The United Kingdom made history last year when it became the first major economy to commit to pumping no more greenhouse gases into the atmosphere than it removes by 2050.
Dozens of countries have since followed its lead to achieve “net zero” emissions, and with three decades to go before the deadline, Britain’s progress provides a promising blueprint.
Its carbon emissions were 44% below 1990 levels in 2018, with renewable energy now accounting for 33% of its energy mix and coal contributing just over 5%. That is thanks in large part to its success with offshore wind and focus on nuclear energy.
But the Committee on Climate Change, an independent advisory body, warns the country must do more to meet its carbon reduction targets for 2023 to 2027. And climate activists say the government should aim for “net zero” much sooner than 2050.
By far the biggest threat to the United Kingdom’s 2050 ambition comes from the way it heats its homes, schools and hospitals.
More than 80% of homes are connected to the gas grid, according to Ian Radley, head of gas operations at National Grid.
While natural gas emits less carbon than coal, Britain’s heavy dependence on the fossil fuel is deemed unsustainable. Heat is responsible for around half of all UK CO2 emissions, according to HyDeploy, a consortium that is currently piloting hydrogen as an alternative to gas.
In other words, the UK government’s £1.5 billion ($2 billion) investment into reducing emissions from road transport won’t be enough to meet its 2050 target if it doesn’t also tackle heating.
“The heating story is the one that usually just gets neglected. It’s in the box called ‘too difficult,’” Dieter Helm, professor of energy policy at Oxford University, told CNN Business. “How are you going to heat your house and do your cooking without natural gas? The answer to that question is at considerable expense.”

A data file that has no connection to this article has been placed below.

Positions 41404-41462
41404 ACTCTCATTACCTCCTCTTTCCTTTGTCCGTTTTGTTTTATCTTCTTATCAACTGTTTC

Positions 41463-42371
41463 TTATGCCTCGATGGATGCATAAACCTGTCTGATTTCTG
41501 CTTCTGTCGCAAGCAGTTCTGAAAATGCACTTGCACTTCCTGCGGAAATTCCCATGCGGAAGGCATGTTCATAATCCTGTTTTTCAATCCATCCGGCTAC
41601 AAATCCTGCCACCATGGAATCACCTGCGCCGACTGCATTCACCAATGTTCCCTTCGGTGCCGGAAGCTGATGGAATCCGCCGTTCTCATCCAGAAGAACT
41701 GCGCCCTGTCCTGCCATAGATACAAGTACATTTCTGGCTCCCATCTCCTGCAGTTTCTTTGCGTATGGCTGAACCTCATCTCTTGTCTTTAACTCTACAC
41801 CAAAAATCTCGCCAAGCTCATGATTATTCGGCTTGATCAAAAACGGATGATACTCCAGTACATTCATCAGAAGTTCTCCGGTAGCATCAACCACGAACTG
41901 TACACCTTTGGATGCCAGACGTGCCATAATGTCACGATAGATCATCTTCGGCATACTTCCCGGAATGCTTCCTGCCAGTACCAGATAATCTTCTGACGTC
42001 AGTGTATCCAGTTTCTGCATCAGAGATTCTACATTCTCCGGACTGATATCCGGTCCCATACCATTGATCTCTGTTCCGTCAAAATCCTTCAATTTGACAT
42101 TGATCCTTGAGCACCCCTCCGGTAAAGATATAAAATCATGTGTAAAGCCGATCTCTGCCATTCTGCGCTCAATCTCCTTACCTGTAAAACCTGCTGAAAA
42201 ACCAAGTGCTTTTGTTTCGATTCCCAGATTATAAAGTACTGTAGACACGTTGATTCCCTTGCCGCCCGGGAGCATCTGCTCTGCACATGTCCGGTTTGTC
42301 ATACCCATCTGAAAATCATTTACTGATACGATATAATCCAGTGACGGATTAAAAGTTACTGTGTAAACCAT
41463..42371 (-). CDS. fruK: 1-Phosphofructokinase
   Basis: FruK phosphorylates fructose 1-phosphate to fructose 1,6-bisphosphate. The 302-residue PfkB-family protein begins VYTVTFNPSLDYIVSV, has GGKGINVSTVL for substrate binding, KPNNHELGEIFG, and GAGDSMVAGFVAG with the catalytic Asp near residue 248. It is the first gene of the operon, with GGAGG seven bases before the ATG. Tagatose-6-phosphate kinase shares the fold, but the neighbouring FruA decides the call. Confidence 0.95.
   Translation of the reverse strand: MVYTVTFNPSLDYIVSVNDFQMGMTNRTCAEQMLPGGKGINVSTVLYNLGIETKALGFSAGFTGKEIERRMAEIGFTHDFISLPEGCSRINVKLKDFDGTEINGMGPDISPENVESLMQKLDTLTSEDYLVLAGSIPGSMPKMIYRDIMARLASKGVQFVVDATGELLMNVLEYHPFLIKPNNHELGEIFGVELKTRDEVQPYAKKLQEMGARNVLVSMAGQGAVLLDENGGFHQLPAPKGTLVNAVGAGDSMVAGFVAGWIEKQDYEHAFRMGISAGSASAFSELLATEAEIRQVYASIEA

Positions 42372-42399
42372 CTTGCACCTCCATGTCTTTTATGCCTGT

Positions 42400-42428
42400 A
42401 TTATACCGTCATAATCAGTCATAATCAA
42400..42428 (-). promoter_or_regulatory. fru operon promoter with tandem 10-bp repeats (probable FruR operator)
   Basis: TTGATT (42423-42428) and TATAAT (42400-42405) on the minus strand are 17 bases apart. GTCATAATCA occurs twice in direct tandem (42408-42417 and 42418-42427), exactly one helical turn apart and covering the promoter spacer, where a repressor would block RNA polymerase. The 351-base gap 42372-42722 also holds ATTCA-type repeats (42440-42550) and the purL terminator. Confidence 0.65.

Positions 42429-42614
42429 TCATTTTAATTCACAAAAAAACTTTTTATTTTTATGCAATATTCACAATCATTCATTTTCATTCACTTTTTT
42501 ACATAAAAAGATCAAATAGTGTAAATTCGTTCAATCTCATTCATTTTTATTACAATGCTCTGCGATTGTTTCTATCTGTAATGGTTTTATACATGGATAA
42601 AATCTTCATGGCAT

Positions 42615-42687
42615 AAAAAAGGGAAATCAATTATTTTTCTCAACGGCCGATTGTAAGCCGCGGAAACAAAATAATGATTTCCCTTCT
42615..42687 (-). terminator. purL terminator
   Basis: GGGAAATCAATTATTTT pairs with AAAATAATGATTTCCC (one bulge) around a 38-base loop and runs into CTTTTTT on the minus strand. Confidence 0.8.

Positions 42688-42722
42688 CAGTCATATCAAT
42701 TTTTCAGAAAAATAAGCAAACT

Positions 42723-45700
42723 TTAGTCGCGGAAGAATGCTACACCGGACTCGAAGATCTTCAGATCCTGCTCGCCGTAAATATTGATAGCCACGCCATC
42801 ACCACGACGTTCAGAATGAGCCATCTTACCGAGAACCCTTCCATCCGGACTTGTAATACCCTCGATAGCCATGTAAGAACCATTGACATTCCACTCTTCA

A 2018 report commissioned by the National Infrastructure Commission, a government agency, found that decarbonizing Britain’s heating infrastructure could cost as much as £450 billion ($586 billion).
The total cost of decarbonization could exceed £1 trillion ($1.3 trillion), according to the Committee on Climate Change.
Among the proposed solutions to the domestic heating challenge: stop connecting new homes to the gas grid, while encouraging existing homeowners to move to energy efficient alternatives such as hydrogen boilers.
Repurposing existing infrastructure will be critical. HyDeploy is conducting experiments at the University of Keele to establish how much hydrogen can be blended into the national grid as a replacement to gas, without people needing to buy new heating or cooking appliances. Hydrogen offers many of the benefits of natural gas, without the carbon emissions.
Production versus consumption
For Helm, even if the United Kingdom achieves its target in terms of power production, consumption is what ultimately matters.
“If we reduce carbon emissions in Britain but simply close down our large industries and import the stuff from China instead, then global warming will be worse off,” Helm said. “The thing about carbon is it doesn’t matter where it’s emitted,” he added, arguing that a carbon border tax is the only way to encourage all countries to decarbonize and ensure that “the polluter pays wherever the polluter is.”
Carbon pricing mechanisms were discussed at December’s UN climate summit in Madrid, but no agreement was reached on how to create a global carbon market where, for example, countries could trade greenhouse gas emission credits.
The United Kingdom will host this year’s summit in Glasgow in November, and the progress made by major economies will be scrutinized, particularly following the disappointing outcome in Madrid.
The United Kingdom must have “made credible plans” to meet its 2050 target by then, according to Chris Stark, CEO of the Committee on Climate Change.
“The next 12 months are likely to be the most important yet in defining the UK’s climate credentials,” Stark wrote in a recent blog post.
— John Defterios contributed reporting.